Monday, December 15, 2008


by Andrew Gillen & Daniel Bennett

It looks as though at least one school, Yeshiva University, was caught in the ponzi scheme run by Bernard Madoff that is estimated to have stolen 50 billion. Its losses have not yet been determined.

Separately, Claudia Goldin, co-author of The Race Between Education and Technology, which was recently reviewed by our own Richard Vedder, states that she would like to see some of the stimulus money spent on "more and greater Pell Grants." We are on board with increasing the role of Pell grants, as well as her preference for giving funds to the students, rather than to the institutions.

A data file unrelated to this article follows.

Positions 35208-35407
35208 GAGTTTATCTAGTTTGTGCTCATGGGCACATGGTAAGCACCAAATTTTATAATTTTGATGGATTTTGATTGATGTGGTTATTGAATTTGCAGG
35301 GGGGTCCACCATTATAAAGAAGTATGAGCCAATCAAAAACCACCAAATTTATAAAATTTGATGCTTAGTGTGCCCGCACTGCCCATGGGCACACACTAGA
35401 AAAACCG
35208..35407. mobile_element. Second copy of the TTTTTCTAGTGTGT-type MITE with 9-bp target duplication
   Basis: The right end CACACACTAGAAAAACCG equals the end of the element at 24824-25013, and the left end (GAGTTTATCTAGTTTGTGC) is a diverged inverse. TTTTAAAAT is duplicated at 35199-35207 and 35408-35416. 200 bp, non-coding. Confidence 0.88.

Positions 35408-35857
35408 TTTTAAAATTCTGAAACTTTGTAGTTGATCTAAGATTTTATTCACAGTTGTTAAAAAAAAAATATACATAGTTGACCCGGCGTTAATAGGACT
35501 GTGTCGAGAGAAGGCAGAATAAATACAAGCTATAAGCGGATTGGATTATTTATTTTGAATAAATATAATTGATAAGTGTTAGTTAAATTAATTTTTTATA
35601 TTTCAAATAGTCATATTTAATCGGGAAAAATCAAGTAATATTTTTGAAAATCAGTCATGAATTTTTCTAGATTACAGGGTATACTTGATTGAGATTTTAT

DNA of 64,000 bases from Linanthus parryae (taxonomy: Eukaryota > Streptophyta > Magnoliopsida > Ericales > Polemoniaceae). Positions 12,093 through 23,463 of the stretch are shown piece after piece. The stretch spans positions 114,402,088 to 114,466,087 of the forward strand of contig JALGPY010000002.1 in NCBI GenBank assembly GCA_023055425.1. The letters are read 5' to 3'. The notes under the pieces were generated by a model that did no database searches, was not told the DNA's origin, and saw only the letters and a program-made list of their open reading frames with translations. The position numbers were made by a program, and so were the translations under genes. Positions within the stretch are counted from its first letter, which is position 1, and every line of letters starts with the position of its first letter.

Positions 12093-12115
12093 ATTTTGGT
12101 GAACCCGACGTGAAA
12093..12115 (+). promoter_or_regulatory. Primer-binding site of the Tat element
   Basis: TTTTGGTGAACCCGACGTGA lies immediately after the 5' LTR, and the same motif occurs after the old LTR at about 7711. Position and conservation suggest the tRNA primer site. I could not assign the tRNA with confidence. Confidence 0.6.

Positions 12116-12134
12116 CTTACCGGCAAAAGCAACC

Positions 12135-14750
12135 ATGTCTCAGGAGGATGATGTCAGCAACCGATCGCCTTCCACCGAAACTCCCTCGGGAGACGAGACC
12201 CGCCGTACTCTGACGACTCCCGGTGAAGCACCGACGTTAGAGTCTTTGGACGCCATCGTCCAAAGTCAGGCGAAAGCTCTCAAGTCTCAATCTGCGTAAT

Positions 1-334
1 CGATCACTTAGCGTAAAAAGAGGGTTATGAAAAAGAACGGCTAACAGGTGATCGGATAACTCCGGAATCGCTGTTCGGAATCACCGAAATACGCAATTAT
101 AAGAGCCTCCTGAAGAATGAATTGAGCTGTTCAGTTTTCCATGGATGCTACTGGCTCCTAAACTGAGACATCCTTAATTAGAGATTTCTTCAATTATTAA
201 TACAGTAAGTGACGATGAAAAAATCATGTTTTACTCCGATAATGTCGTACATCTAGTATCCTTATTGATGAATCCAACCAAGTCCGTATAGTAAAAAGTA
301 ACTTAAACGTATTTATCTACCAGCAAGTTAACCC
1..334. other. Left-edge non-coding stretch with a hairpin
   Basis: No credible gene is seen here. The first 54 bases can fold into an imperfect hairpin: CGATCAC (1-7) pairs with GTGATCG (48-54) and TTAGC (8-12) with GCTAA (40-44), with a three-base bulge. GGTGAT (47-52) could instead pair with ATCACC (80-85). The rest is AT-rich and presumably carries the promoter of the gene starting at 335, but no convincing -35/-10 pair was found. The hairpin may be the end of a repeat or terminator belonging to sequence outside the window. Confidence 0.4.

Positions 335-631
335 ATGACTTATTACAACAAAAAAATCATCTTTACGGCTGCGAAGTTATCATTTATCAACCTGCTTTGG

The Higher Education Opportunity Act, passed earlier this year, increases the maximum size of the Pell Grant from $4,731 in 2008-09, to $6,000 in 2009-10, with an annual increase of $400 each school year, through 2014-15.

1 comment:

Practitioner said...

I'm afraid you have misread Claudia Goldin's comments. When she says she would prefer aiding students to institutions, there is no indication that she understands that Pell grants, in practice, go to institutions, which decide if the grants will be used to reduced net-tuition costs, or not. This seems different from CCAP's suggestion that Pell grants should be given to students in such a way so as to bypass institutions and their ability to convert them to other purposes.